When someone is assaulted by a family member, has his or her identity stolen, or arrives home to find the home burglarized, that person’s first contact with the criminal justice system often begins with the police. The nature of this interaction is influenced by what the victim and the police officer each bring to the encounter, including contextual, experiential, and demographic factors. Any resulting attitudes the victim may come away with are likely impacted by these same factors. This article explores the elements that influence victims’ attitudes toward the police. It also examines the development of surveys and other research methods used to assess victim attitudes and perceptions, and includes a discussion of the impact of the victim rights movement on raising the profile of crime victims.
Measuring Victim Attitudes toward the Police
Beginning in the 1970s in the United States and the United Kingdom, we began learning more about victimization in part as a result of the use of general citizen surveys to assess police-citizen interactions. Until this time, we knew little about the extent to which victims reported crime to the police or about their attitudes toward police. Now, surveying residents about their perceptions and experiences with police has become a regular endeavor around the world.
The National Crime Victimization Survey (NCVS) has measured the prevalence and nature of victimization in the United States since 1973, although it does not include questions on victim satisfaction or attitudes. To supplement the NCVS, the Bureau of Justice Statistics (BJS) teamed up with the Office of Community Oriented Policing Services (COPS) and conducted a study of victimization and community perceptions in twelve American cities. The study found that of the crimes measured by the survey, roughly a third were reported to police. The British Crime Survey (BCS), which was first instituted in England in 1982, collects similar information on prevalence and on victim attitudes and satisfaction with police. According to the 2004 BCS, 42% of crimes were either known to or reported to the police. The International Crime Victim Survey is another source of information on victimization and victim attitudes toward police. Beginning in 1989, the survey has been conducted three times across fifty-six countries. In addition to these national and international surveys, research on citizen perceptions has been carried out by academics, practitioners, and government officials in cities across the United States and in other countries.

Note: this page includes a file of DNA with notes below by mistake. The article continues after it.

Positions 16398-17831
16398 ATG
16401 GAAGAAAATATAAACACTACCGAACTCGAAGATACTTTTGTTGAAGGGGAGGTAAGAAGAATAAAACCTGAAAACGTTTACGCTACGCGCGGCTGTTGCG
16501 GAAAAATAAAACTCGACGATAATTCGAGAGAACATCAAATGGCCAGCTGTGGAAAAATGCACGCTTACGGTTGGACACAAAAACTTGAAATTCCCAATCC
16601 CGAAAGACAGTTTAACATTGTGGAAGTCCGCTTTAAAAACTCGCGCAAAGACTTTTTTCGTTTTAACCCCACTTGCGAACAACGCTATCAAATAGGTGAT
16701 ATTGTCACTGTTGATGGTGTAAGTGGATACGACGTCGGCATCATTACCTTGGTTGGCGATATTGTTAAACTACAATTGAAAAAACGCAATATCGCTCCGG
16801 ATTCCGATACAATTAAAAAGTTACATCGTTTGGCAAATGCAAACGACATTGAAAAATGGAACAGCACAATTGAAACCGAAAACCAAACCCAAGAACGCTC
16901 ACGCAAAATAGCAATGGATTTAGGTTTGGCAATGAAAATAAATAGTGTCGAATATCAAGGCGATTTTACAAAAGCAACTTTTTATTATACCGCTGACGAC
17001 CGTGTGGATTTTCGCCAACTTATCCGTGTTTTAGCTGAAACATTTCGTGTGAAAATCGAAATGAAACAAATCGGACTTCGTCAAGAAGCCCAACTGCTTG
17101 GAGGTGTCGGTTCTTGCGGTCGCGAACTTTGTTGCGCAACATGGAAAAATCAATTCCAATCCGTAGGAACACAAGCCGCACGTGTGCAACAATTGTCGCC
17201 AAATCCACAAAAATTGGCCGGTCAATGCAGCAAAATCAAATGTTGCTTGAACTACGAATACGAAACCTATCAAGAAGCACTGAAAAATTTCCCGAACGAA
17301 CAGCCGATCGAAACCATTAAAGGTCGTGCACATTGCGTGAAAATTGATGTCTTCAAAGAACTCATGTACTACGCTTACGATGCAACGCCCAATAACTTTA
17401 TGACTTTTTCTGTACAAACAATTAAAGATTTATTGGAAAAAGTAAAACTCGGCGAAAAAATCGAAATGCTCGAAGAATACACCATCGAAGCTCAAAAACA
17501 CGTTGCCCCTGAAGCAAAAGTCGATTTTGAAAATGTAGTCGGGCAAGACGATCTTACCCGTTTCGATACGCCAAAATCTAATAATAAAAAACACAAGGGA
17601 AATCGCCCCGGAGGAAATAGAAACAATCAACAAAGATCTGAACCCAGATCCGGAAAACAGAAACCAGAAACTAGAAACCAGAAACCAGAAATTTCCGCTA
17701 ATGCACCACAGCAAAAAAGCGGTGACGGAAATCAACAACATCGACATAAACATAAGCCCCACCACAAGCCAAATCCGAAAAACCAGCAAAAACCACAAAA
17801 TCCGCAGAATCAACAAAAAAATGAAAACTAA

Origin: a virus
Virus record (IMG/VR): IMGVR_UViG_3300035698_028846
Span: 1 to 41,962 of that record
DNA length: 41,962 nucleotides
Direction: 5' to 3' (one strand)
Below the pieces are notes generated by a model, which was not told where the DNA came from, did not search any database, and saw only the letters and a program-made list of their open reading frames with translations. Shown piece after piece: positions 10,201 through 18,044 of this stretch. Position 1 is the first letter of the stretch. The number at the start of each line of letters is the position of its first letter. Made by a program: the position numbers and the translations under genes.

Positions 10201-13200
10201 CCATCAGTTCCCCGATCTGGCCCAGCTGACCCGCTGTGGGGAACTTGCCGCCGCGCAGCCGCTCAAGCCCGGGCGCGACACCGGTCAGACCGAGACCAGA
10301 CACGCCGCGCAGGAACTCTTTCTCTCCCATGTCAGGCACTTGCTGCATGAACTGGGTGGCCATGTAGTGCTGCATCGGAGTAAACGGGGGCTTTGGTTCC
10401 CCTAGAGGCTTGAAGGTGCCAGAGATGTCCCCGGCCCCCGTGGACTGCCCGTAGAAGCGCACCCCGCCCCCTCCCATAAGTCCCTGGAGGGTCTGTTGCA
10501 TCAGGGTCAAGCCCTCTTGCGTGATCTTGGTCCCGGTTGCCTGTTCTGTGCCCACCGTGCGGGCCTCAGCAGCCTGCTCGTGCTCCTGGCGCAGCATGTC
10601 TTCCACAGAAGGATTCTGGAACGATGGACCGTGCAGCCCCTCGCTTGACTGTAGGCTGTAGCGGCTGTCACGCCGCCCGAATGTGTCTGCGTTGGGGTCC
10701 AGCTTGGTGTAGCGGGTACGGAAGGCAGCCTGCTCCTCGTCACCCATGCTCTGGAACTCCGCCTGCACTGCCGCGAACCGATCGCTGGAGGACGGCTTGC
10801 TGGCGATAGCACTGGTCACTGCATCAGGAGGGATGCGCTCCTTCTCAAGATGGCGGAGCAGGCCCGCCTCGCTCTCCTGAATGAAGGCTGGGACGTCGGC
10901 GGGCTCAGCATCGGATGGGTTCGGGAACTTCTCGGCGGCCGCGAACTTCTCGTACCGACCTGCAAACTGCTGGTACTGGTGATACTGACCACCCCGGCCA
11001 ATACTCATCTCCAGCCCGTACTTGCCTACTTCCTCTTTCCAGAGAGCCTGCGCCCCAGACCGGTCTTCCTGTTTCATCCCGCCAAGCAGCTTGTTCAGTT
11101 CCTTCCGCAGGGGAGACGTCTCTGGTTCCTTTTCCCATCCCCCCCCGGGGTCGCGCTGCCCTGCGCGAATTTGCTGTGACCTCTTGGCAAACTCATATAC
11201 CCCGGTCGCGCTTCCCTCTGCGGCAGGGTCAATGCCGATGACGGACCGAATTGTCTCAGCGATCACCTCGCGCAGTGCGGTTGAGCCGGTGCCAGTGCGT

General opinion and perception surveys have consistently demonstrated that a majority of people are supportive of the police and satisfied with the way they perform their duties. This is true particularly during voluntary encounters when residents have called the police for help (see, for example, Homant, Kennedy, and Fleming 1984; O’Brien 1978; Skogan 2005). Most citizen surveys focus broadly on citizen perceptions and encounters with police and not specifically on victim experiences and attitudes, though researchers may be able to glean information on victims from select questions.
Generally, victimization surveys have shown that victims are less satisfied with the police than nonvictims. Victims were also more likely than nonvictims to rate the police poorly or believe that they were unfair. Research suggests that this is because of the way in which people envision the role of the police as protectors. When someone is victimized they may believe that the police have failed to uphold this pledge (Homant et al. 1984).